Typically, this blog has helped me express these feelings. Writing is my outlet. What I am finding is that my feelings about my mastectomy are so personal that I cannot put them into words. Maybe this is a good thing as well.

What I can say is that I have had a wonderful break from cancer treatments. Finishing my sixth chemotherapy treatment was a major accomplishment. Steve and I celebrated at Disneyland, while the kids were visiting Darin and Kelly in Portland.

Recovery from the sixth treatment is still in process. My taste buds are still off and my mouth is still healing from the dozen or more mouth sores that got me in the end. (A very common side affect of Adriamycin, I successfully avoided getting mouth sores through treatment five thanks to my vitamin regimen of lysine and folic acid.) I am still tired and a little bit anemic. Naps are helpful.

Tomorrow, I will complete the pre-testing for surgery, which is mainly blood work and an EKG. Monday, we will meet with a plastic surgeon. Other than that, I am waiting for an exact surgery time. I should know early next week. I believe the surgery will occur on Wednesday afternoon. I will stay the night and return home on Thursday.

I have heard all kinds of accounts as to how easy and hard the surgery has been for others. I have heard everything - not all are completely relevant due to when surgeries were performed and/or the fact that they were not all radical mastectomies, meaning there was no lymph node involvement. People mean well, however. So I do not mind hearing the stories, I just can't say that they do much to alleviate my concerns.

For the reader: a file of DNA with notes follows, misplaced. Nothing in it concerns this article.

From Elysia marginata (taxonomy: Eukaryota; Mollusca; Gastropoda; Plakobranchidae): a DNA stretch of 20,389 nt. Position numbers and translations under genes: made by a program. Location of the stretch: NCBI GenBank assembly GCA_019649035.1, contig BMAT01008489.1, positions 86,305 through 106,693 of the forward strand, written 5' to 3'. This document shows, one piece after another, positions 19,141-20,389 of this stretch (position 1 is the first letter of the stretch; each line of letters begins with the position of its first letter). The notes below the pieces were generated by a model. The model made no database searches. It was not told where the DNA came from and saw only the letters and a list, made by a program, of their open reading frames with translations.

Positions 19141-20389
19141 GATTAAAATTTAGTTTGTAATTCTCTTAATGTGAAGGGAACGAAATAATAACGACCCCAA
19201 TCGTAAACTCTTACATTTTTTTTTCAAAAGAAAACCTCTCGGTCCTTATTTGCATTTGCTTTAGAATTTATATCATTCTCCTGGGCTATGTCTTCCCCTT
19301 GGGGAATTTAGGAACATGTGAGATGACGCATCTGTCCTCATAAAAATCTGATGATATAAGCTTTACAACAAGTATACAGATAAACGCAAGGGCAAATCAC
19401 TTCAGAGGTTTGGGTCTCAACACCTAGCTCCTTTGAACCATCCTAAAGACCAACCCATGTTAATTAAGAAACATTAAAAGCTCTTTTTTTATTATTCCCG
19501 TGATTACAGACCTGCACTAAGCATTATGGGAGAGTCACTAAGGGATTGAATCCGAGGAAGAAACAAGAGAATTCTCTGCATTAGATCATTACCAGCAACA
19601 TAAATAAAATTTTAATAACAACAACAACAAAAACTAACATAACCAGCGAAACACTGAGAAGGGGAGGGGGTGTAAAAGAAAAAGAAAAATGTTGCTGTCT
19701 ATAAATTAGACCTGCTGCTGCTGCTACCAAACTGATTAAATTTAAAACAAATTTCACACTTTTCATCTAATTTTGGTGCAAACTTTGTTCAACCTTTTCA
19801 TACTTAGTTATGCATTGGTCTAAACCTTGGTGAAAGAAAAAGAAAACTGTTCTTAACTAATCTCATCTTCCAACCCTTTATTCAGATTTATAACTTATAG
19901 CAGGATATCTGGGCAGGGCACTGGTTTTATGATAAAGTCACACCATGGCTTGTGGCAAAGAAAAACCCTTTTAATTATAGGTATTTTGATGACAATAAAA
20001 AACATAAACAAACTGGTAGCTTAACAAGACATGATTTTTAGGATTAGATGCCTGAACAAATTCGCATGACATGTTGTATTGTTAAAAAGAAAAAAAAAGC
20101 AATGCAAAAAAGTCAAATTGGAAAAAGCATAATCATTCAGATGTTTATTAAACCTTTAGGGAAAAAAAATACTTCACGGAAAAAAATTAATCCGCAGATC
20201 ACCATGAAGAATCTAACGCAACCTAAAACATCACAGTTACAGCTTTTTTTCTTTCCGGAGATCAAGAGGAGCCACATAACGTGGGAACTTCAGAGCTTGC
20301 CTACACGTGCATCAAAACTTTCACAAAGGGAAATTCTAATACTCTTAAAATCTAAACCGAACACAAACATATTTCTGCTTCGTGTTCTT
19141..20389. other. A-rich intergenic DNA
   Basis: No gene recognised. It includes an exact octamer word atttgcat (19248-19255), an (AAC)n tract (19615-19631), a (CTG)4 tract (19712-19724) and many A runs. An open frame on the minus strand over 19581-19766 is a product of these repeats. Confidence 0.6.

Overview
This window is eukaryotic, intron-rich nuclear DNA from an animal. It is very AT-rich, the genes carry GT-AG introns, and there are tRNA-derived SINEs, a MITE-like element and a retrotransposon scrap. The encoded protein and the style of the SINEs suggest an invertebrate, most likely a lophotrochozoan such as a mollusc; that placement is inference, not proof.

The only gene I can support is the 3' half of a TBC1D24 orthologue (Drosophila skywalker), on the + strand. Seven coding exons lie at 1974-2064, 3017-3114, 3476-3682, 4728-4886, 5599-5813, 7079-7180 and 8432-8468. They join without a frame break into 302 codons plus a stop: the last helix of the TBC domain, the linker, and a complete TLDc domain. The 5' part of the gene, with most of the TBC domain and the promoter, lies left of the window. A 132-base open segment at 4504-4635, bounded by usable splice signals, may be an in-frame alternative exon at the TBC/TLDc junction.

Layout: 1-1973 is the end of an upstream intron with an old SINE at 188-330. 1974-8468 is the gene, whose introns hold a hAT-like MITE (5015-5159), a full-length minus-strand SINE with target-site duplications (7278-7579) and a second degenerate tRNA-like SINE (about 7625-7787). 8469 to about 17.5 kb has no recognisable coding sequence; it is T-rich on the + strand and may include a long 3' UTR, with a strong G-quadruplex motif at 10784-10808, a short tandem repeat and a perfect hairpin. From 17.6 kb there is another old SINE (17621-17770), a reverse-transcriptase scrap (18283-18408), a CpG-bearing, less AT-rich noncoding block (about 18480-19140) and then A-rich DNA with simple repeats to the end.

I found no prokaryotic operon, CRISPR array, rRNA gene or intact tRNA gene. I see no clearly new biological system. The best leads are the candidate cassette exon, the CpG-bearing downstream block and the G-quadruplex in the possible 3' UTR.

Mostly, I am worried about the emotions involved in losing such a personal part of my body. I am also worried I could end up with lyphedema in my right arm when they take out my lymph nodes, though I know chances are slight. I am worried that the pathology report after the surgery will determine I need more chemo. I am worried that my body is a bit weak and this weakness may delay my recovery. I am worried about losing feeling in my arm once when they sacrifice the nerve necessary to remove my lymph nodes. This list could go on and on, but this is where my writer's block impedes my ability to share. It is just too personal.

Despite my concerns, last night, it occurred to me that I ought to focus on the fact that they are removing my cancer next week. After watching Crazy Sexy Cancer this weekend (see previous post), I appreciate that they can remove my tumors and I am hopeful that the only existing cancer is that which they have seen in scans. I am more than ready to give these tumors the boot and get on with my life. Can I keep my focus here? Maybe not, but I am sure going to try.

Friday, April 2, 2010

Crazy Sexy Cancer - A Movie that Inspires

Steve and I watched the movie today, Crazy Sexy Cancer, a documentary by Kris Carr for TLC. Kris is a survivor of cancer of the vascular system. It was really well done. Steve thought it was really positive and hopeful - and for me, that says it all. If you would like to see clips and Oprah's segment as presented by Dr. Oz, click here. I highly recommend it.